The highly anticipated U.S. Supreme Court decision on the Affordable Care Act created certainty around the law. The issue under question was one of financing, regarding the 36 states that have opted to forgo setting up their own state health insurance exchanges and using the federal exchanges. The ruling clarifies that the residents of those states are entitled to take advantage of the available premium tax credit if they qualify. The subsidy structure already in place was affirmed, therefore the law has not changed, but the future has become clearer.
Within a day or two of the Supreme Court’s ACA decision, Aetna announced its plans to purchase Humana for $37 billion. Centene announced it is buying HealthNet, and Aetna and Cigna are in merger-related talks. It seems evident that in the wake of the Supreme Court decision comes consolidation. The health insurance marketplace is shrinking to fewer providers, leaving less choice for individuals and organizations. The industry is lining up toward a two-tiered system: programs with funding coming from the Federal government and programs for those fortunate to have a job that offers group health benefits. The private sector will have a role in this new world, but it will change.
As an employer, what does this changing landscape mean to you? According to a recent New York Times article, health care insurance providers will be seeking a double-digit rate increase for 2016, possibly between 20% and 40%. Federal mandates requiring companies who employ 50 or more full-time workers to provide group health insurance will kick in January 1, 2016. These mandates and associated penalties are already in affect for 100+ employers.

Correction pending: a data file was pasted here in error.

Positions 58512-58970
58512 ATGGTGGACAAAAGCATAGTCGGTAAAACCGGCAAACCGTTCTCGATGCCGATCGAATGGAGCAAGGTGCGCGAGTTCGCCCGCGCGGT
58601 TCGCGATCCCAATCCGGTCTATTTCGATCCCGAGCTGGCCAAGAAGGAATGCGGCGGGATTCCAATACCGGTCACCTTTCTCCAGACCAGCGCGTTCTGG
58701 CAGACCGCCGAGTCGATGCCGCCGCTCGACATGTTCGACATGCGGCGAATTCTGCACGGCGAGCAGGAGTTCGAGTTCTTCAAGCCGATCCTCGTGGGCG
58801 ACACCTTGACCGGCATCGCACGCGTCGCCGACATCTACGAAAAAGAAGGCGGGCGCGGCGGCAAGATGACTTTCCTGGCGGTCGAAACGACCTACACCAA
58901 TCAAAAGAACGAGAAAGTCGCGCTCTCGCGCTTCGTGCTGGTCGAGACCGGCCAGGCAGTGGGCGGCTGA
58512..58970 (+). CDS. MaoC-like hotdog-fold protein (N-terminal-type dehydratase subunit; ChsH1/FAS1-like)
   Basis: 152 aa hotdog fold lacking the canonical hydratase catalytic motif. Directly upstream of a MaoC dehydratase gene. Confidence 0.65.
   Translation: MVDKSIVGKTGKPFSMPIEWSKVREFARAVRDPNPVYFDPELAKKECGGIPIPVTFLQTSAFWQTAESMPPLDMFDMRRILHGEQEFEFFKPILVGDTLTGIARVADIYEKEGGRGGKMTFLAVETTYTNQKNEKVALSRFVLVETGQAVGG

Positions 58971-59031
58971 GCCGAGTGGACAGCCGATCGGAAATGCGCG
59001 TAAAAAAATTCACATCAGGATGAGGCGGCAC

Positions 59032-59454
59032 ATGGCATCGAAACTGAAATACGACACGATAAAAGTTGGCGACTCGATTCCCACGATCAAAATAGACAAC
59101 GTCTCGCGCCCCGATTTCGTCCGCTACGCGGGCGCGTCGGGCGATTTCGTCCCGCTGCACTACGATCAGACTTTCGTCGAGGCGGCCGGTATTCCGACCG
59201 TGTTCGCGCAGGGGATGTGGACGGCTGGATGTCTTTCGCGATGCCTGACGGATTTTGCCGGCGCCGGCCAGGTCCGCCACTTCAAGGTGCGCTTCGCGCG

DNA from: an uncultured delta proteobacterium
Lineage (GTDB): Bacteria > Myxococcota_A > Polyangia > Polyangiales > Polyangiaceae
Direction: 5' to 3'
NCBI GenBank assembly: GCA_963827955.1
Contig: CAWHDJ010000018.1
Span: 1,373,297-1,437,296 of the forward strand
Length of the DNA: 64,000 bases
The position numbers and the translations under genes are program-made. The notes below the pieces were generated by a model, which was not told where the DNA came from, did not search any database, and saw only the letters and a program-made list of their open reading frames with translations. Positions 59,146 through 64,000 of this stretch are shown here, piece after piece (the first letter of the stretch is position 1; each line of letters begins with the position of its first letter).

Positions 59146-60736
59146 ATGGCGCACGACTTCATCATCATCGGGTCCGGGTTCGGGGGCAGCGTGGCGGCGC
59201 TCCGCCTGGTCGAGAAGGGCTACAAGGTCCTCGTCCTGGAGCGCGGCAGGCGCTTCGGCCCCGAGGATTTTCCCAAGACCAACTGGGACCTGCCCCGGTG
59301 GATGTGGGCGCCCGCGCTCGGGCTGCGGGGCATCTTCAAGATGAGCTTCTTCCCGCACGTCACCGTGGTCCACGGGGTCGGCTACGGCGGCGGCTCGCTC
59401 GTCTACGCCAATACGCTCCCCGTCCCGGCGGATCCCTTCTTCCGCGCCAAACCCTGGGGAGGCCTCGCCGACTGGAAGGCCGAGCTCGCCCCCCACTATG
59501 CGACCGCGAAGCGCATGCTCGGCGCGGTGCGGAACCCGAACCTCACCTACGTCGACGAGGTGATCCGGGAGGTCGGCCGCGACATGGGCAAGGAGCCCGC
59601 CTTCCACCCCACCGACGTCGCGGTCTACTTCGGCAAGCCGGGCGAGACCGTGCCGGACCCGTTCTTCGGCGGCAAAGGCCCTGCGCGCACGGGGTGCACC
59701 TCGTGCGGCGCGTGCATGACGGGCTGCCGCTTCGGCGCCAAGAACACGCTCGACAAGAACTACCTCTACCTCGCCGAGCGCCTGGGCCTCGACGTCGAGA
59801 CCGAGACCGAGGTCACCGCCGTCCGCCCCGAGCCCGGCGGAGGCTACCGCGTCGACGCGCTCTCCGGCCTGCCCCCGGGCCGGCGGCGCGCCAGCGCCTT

1) Join the BAGI Group Health Insurance Program
The BAGI program takes advantage of the power of pooling resources. Joining together the employees of other BAGI builder members allows an even spread of risk, less rate volatility, and a potentially more affordable option to the double-digit rate increases we expect for 2016. As the sole administrator of the program, Wharton Insurance is in a unique position to help you take advantage of this option. Click here for more information on the BAGI program.
2) Continue with Your Current Group Health Benefits Plan
As long as you do not make any changes to your current plans, the federal government is allowing a “Transition” renewal year in which employers can keep their current group health insurance plan. Electing this course of action means accepting your provider’s rate increase. A knowledgeable insurance broker can help guide you through your options, helping you weigh the pros and cons of keeping your plan.
3) Eliminate Your Group Health Benefits
If you employ under 50 full-time workers, you can elect to not offer group health insurance benefits and send your employees to the marketplace. Individuals must have insurance or be subject to a penalty, so many employers who take this option often gross up employees wages to help offset the costs of health insurance. For these situations, Wharton Insurance and Financial Services offers access to GRAVIE, a private healthcare exchange that makes the process of finding individual plans less painful.
If you employ over 50 full-time employees you can also choose to eliminate your group health benefits, however you will be subject to a fine in 2016. Click here to read more about the 2015 formulas set for 100+ employers to get a gauge of what the fines could look like.
We at Wharton Insurance and Financial Services monitor the health insurance industry closely, and can offer helpful insights on the best option for your business. Send us an email or give us a call at 317.663.4138 to schedule an appointment.